Learning in a border country: Using psychodynamic ideas in teaching and research

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This paper arises out of recognition of the shared importance of psychodynamic theory in our approaches to teaching and research. We demonstrate how psychodynamic ideas – broadly defined as encouraging people to engage more closely with thoughts and feelings that may be hidden from the conscious mind – can be applied in many, diverse, and radical ways. We also show how such an approach can be problematic both for students and teachers. In writing this paper we take issue with those writers who want to separate therapy from education, insisting as they do that 'therapeutic education' involves a 'diminished' notion of the subject who sees him or herself as a victim of circumstances. Instead, we suggest that entering the border country between therapeutic and educational processes and ideas can be deeply rewarding as well as empowering for teachers, researchers and learners alike.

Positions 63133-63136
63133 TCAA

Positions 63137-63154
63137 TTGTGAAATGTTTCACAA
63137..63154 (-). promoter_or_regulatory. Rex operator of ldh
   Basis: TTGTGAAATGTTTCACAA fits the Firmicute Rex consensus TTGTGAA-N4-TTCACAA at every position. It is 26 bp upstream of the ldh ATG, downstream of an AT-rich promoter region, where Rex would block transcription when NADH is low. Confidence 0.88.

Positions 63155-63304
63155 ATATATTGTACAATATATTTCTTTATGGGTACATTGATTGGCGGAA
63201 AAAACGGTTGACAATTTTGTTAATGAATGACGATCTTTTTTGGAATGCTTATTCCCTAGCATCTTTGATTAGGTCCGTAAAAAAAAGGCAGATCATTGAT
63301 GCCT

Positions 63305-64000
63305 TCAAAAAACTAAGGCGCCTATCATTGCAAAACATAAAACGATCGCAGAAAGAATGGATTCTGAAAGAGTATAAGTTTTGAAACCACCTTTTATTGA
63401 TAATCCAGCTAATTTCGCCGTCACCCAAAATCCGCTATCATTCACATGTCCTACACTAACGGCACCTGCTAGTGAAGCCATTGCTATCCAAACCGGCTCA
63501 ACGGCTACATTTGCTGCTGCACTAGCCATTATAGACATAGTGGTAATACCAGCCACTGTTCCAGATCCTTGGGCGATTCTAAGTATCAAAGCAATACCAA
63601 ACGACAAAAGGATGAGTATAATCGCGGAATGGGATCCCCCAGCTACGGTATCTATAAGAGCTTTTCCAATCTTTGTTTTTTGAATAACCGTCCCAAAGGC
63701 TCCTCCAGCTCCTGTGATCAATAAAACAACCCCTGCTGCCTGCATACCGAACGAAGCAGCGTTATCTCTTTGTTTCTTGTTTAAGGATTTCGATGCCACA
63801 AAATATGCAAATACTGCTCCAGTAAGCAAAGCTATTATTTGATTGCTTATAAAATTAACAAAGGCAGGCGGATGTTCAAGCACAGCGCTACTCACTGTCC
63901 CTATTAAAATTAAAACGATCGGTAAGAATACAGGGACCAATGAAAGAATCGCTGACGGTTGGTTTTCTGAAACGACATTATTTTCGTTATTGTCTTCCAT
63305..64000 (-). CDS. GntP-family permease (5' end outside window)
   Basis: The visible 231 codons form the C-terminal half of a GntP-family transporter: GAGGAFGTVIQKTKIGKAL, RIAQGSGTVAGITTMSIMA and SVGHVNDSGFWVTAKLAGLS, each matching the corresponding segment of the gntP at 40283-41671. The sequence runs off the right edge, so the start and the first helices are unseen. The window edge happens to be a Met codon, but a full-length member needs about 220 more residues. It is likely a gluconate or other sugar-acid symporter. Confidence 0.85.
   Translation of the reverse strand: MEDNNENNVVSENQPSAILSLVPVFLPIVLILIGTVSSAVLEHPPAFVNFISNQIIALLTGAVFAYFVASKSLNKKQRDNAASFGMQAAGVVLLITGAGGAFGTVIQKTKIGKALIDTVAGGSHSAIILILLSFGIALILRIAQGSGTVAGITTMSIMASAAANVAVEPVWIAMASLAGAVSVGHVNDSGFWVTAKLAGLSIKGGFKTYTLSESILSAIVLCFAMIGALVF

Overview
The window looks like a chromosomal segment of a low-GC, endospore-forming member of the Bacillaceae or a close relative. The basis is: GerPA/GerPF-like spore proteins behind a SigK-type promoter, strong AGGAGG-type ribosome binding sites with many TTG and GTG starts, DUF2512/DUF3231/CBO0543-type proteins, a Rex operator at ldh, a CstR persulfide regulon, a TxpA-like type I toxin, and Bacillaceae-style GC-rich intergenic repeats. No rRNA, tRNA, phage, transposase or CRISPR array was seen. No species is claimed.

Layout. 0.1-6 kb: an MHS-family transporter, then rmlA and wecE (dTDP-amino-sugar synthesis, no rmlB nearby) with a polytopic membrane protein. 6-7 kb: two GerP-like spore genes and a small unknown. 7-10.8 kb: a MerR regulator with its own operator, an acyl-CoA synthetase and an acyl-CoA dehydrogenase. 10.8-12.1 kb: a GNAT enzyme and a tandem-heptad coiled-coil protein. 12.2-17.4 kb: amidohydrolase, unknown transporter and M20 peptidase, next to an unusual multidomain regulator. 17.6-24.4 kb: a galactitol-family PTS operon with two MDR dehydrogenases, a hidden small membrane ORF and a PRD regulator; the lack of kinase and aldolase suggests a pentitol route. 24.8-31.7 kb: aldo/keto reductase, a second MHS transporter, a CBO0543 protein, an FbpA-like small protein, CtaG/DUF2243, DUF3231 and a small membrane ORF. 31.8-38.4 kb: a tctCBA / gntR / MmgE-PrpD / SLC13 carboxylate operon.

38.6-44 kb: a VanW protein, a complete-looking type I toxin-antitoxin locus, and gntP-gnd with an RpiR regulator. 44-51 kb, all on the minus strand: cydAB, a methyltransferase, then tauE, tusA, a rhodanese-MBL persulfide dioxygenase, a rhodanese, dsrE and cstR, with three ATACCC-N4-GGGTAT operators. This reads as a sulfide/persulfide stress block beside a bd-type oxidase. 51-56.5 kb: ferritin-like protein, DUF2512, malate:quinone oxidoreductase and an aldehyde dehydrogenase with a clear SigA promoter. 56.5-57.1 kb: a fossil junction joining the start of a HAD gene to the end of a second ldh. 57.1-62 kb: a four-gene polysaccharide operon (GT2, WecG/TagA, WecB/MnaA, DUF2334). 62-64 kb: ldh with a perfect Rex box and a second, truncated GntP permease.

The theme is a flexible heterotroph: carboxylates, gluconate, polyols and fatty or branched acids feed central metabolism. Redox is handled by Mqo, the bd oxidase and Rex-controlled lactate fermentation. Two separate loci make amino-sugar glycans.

Document Type: Research Article

Publication date: September 1, 2006

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